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Grazing Capacity of Native Pastures in the Mulga Lands of South-Western Queensland: A Modelling Approach.

Johnston, P. W. (1996) Grazing Capacity of Native Pastures in the Mulga Lands of South-Western Queensland: A Modelling Approach. PhD thesis, University of Queensland., 208 pages.



Grazing capacities for individual sheep properties were estimated and related to sustainable levels of pasture utilisation through the measurement of key plant processes and the extrapolation o f these over time and space.
Measurements o f forage production from dominant land systems in south-west Queensland Australia were used to calibrate the GRASP forage production model. This model uses daily climatic records and links a soil water balance to forage growth via a water use efficiency (transpiration) characteristic for each forage. From short term, point observations of forage growth, historical climatic records were used to examine the temporal and spatial variation in water use efficiency (kg/ha/mm rainfall). "Average" water use efficiencies and historical rainfall records were then used to estimate average annual forage growth and "safe" long term grazing capacities for individual grazing properties.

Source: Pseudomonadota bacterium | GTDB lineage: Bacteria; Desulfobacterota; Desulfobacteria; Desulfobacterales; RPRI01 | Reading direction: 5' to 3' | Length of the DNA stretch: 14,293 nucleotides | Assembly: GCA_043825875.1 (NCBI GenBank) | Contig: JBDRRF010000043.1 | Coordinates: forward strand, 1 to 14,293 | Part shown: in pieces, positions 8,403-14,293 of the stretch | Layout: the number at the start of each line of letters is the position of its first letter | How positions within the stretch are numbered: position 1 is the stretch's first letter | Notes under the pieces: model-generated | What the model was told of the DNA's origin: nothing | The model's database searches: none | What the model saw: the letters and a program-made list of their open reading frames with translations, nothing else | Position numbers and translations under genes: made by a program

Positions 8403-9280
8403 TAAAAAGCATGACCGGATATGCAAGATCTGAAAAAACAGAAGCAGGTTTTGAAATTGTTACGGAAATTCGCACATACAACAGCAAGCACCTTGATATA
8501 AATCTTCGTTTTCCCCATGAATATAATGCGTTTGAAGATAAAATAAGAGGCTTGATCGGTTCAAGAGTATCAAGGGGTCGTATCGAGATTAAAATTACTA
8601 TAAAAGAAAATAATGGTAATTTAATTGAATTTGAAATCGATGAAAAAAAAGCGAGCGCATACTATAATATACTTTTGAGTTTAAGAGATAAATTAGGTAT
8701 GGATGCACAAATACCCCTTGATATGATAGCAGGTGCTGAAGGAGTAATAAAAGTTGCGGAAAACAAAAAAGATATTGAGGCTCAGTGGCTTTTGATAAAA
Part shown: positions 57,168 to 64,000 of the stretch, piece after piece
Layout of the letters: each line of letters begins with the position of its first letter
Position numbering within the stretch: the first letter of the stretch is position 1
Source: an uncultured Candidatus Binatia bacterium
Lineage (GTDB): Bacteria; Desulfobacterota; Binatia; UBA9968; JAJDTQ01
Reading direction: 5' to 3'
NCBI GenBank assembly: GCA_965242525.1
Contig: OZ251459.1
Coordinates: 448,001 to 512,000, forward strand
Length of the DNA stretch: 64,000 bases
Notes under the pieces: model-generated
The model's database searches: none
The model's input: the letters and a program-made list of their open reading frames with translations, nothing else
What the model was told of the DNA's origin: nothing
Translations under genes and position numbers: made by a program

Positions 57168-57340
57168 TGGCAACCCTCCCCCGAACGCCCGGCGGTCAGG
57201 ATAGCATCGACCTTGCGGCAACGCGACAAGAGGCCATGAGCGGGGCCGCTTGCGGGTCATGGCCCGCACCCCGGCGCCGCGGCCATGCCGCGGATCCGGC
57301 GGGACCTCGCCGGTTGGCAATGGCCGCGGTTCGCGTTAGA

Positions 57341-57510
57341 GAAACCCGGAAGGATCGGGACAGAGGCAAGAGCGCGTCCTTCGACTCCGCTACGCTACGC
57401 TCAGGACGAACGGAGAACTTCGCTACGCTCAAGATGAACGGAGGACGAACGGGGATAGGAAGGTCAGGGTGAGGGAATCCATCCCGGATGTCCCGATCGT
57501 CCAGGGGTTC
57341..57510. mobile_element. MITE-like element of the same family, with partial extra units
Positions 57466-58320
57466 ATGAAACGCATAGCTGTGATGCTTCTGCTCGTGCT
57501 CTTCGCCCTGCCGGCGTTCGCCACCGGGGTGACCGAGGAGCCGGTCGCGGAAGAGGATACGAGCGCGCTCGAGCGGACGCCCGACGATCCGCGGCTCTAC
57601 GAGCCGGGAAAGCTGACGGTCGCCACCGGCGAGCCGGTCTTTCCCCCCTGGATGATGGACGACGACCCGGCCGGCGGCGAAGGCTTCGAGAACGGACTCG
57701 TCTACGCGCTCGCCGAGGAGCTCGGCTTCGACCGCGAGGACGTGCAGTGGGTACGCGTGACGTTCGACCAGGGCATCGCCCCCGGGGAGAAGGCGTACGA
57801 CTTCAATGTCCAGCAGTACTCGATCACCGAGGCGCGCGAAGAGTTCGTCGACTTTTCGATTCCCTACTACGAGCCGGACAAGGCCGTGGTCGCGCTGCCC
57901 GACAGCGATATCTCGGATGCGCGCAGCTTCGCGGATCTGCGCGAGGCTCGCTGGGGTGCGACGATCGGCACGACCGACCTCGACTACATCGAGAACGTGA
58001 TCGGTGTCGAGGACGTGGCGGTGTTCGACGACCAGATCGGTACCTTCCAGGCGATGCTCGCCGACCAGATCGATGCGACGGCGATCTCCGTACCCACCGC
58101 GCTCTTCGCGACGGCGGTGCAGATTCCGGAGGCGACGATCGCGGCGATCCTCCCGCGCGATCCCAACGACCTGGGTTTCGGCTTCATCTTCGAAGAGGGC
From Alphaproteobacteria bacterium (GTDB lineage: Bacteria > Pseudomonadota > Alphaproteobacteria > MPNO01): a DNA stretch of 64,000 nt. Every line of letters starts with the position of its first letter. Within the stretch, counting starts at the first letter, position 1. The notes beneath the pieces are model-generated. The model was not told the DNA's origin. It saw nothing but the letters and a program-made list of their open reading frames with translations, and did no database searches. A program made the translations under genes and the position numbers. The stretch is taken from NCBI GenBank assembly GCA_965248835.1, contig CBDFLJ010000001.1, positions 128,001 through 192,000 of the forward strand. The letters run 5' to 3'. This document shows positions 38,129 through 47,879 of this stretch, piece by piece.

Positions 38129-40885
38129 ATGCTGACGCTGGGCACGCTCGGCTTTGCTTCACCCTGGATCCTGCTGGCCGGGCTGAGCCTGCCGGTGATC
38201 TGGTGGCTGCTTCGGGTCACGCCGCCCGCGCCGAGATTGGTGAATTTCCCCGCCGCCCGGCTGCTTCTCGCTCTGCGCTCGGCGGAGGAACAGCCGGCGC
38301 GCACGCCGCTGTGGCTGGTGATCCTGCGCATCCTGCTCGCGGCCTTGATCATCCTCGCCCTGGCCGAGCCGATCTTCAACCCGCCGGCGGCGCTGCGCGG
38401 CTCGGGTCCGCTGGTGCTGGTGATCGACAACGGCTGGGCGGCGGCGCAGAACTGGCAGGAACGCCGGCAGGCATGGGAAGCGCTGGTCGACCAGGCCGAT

Combining actual stock, climatic and land condition data enabled the estimation o f real-time forage growth and utilisation for 46 properties for the period 1986 to 1989. Estimates o f annual forage utilisation (5-95%) by sheep and cattle on these properties were compared to known “safe” levels of utilisation (15-25%). These were derived from the combined experience of (1) re-analysis o f the results of grazing trials, (2) reaching a consensus on local knowledge and (3) examination o f existing grazing practice on “benchmark ” grazing properties.
If land managers and administrators used such an ecological approach to assess grazing capacity, improved land management practices may follow as a result of more informed decision making. This thesis quantifies the key ecological relationships in a practical model for estimating the grazing capacity o f individual properties in south-west Queensland. When used in a spreadsheet or as a series o f manual calculations, "safe" grazing capacities for individual properties and paddocks were estimated by both land managers and administrators. Land managers evaluating the model recommended that the “various relevant bodies and particularly the grazing industry accept the methodology for estimating the grazing capacities in the Mulga lands o f south-west Queensland". Through application of such an approach, our understanding o f the risks associated with grazing in south-west Queensland, and our ability to “safely ” utilise the resource will be improved.

Item Type:Thesis (PhD)
Business groups:Animal Science
Subjects:Animal culture > Cattle
Animal culture > Rangelands. Range management. Grazing
Animal culture > Feeds and feeding. Animal nutrition
Agriculture > By region or country > Australia > Queensland
Live Archive:20 Dec 2022 04:55
Last Modified:20 Dec 2022 04:55

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